Articles in Category: Windows 10
There are as many sources of beginner’s information as there are beginners, it seems. The best approach is to try a few and see which works best for you.
Windows 10 privacy seems to be somewhat of an oxymoron, at least based on reputation. I’ll review the choices you can make at setup to retain some control.
It’s easy to report a bug in Windows 10. The question is, is it worth your time?
There are a several approaches to getting the latest Windows 10 update. I’ll describe them and show you what I recommend, what I use, and what those who simply can’t wait should do.
On the surface, signing into Windows using a PIN feels less secure than a traditional password. It’s possible it’s more secure.
Windows 10 changed how to modify default programs, forcing you to make the choice explicitly.
Officially Windows 10 is no longer free, but there remains at least one unofficial scenario that may allow you to upgrade for free.
The end-of-support date for Windows 10 is now based on the release date of the feature update you last installed.
Software programs, like people, tend to get larger over time. I’ll look at how that happens and a few things you can do to compensate.
Blue screens on startup can be difficult to diagnose and recover from. If your machine only blue screens on start up, there are a number of things to try.
Using OneDrive is up to you — but here’s why I absolutely recommend it.
As Windows 8.1 is “between” Windows 7 and Windows 10, it’s tempting to think it’s a less jarring change. It’s not.
“Reset your PC” is an option within Windows to return Windows itself to its initial state. I’ll walk through the steps.
The latest major update to Windows 10 has an issue that’s preventing wider rollout. I’ll review what it is, and what to do.
Changing the default browser used to be simple — and then along came malware. It’s still easy to change the default browser; it’s just different.
Windows Update seems less than reliable. How can you prepare for what may or may not happen without tearing your hair out?
The October 2018 Windows 10 Update is apparently deleting some people’s files. Here’s how to prepare and protect yourself.
I prefer Windows 10 Professional edition. Here’s what I consider the important differences between Windows 10 Home and Pro.
So-called “problems” with your Microsoft account may refer to Windows, or to other applications on your system.
A peek into my priorities as I install apps and make changes after a Windows 10 reset.
A new icon has appeared on the Windows 10 taskbar. I’ll review what it is and how to make it go away.
Fast startup optimizes boot-time speed, and is an occasional suspect in boot-time problems. Turn fast startup off to get clues.
There are a couple of ways to report Windows 10 issues. One involves searching for an answer, and the other is a tool built into Windows 10 itself.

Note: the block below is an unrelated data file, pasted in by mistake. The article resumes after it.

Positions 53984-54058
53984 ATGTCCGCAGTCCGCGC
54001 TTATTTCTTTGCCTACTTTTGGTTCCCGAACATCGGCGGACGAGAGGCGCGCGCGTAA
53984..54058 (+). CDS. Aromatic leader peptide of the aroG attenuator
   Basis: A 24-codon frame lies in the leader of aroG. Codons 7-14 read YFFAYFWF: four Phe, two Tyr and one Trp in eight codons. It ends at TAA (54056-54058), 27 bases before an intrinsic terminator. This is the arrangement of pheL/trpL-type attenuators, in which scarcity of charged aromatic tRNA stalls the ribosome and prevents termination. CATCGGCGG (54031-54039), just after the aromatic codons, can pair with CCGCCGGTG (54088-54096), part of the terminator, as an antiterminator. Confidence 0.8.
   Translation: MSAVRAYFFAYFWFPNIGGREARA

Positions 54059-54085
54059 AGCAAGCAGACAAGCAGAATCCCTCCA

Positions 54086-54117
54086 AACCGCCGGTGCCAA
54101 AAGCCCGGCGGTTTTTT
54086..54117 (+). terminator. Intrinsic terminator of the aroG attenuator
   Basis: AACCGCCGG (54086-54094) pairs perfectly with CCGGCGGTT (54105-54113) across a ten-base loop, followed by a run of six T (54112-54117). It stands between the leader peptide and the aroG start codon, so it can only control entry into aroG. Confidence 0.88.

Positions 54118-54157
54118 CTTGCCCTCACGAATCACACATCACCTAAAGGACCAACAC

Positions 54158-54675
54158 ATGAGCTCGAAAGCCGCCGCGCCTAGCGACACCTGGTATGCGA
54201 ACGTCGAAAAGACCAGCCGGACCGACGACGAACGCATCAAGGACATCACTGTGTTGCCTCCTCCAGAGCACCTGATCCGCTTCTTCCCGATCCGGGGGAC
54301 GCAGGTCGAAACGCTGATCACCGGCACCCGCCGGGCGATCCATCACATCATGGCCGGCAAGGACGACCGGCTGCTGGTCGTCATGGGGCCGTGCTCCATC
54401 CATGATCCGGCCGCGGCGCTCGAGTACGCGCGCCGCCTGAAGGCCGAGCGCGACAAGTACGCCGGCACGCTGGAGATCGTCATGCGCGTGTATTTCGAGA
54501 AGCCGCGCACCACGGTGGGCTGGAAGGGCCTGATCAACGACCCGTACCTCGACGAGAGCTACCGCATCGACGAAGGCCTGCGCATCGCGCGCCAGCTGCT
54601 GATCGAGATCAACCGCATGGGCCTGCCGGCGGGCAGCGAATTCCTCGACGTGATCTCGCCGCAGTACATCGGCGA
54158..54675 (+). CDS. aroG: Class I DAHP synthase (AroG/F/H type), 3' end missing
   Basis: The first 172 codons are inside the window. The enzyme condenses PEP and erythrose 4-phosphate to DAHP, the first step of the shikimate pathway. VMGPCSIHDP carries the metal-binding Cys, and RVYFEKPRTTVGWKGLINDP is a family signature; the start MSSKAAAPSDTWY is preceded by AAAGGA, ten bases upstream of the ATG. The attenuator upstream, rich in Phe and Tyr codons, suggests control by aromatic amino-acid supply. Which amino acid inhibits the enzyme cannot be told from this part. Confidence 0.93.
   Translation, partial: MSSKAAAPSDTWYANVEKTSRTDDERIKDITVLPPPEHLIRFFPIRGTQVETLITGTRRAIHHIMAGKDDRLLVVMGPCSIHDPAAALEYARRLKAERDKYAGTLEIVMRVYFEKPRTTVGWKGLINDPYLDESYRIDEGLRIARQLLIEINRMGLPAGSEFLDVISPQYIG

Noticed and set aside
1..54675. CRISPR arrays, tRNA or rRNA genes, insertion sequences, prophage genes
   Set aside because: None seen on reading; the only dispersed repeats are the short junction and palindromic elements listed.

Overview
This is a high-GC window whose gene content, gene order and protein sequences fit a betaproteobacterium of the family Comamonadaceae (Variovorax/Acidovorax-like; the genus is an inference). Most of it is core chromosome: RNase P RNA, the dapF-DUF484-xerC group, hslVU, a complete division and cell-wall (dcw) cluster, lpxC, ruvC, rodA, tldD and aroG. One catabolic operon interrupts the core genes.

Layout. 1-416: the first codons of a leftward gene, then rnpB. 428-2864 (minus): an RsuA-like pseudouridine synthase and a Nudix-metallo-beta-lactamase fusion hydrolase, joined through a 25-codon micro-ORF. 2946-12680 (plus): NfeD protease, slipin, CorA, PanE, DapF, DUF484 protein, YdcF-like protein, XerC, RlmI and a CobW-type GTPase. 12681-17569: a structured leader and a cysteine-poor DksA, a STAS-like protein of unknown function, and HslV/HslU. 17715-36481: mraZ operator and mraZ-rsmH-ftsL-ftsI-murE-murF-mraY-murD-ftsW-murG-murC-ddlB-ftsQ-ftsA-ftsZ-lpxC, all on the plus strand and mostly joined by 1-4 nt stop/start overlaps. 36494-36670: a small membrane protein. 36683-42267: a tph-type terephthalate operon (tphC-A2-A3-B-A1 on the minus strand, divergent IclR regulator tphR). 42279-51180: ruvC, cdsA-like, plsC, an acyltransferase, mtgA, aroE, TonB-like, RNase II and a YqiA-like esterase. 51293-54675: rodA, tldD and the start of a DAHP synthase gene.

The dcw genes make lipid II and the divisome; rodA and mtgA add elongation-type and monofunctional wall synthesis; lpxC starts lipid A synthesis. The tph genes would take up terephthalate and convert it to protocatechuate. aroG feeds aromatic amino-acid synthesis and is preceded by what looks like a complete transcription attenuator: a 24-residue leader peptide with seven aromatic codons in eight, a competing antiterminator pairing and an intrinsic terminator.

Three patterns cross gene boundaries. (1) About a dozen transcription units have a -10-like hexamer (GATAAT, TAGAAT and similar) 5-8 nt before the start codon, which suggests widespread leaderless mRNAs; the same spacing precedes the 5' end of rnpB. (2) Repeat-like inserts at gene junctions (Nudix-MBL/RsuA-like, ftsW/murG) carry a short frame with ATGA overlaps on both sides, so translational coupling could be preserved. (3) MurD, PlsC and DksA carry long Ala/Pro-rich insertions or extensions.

“App” and “application” are two terms that in years past have been used interchangeably to refer to computer programs. In Windows 10, the difference between them has become significant.
While the Windows 10 free upgrade offer expires July 29, it turns out there are a couple of approaches that, while they are a little bit of work, can save the free upgrade so you can use it after the deadline has passed. There are the normal number of caveats and possible issues, but if … Read more
The most common question related to Windows 10 seems to be “Should I upgrade?” I’ll cover my recommendations.
It may be possible to block Windows 10 – both the unwanted download of the operating system and the annoying reminders – with this handy utility.
It appears Microsoft may be pushing Windows 10 to machines even when it hasn’t been requested. That’s just wrong, and I’ll show you how to stop it.
We’ll look at how to review and adjust privacy settings in several areas of Win10.
After updating to Windows 10, many users find that they must sign in to Windows using a password, even if they previously did not. I’ll show you how to sign in to Windows 10 automatically.
Windows 10 has been criticised for encroaching on users privacy. Is it an issue? Is Microsoft being evil? Or is it something else?
Windows 10 peer-to-peer sharing (or “delivery optimization”) is a technology used to make updates quicker and more reliable. Unfortunately, it does come with some risk.
Windows 10 will be free for one year after it’s release. But what does that really mean? I’ll look at what we do and don’t know for sure.
Two techniques to remove the Windows 10 offer icon, including a more generally useful approach to notification icons.
Many people are having second thoughts about accepting the offer to reserve their Windows 10 update. I’ll show you how to cancel the reservation.
Windows 10 is coming. I talk about it a little, and make recommendations about what you should do.
A suspicious-looking icon that invites you to Get Windows 10 – is it legit, and should you?